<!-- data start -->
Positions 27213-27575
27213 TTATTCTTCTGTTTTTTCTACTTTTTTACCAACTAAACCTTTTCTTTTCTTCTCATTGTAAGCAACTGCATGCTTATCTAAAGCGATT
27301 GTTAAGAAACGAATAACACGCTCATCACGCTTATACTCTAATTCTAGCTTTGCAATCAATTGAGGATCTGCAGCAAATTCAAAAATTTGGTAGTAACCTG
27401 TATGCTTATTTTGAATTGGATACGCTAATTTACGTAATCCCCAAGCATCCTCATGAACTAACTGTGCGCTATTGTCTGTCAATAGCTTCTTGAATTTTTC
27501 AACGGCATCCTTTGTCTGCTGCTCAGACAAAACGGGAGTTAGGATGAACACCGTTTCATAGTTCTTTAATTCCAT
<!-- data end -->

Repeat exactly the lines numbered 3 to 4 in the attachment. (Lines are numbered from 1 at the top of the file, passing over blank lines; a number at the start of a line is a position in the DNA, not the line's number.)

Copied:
27301 GTTAAGAAACGAATAACACGCTCATCACGCTTATACTCTAATTCTAGCTTTGCAATCAATTGAGGATCTGCAGCAAATTCAAAAATTTGGTAGTAACCTG
27401 TATGCTTATTTTGAATTGGATACGCTAATTTACGTAATCCCCAAGCATCCTCATGAACTAACTGTGCGCTATTGTCTGTCAATAGCTTCTTGAATTTTTC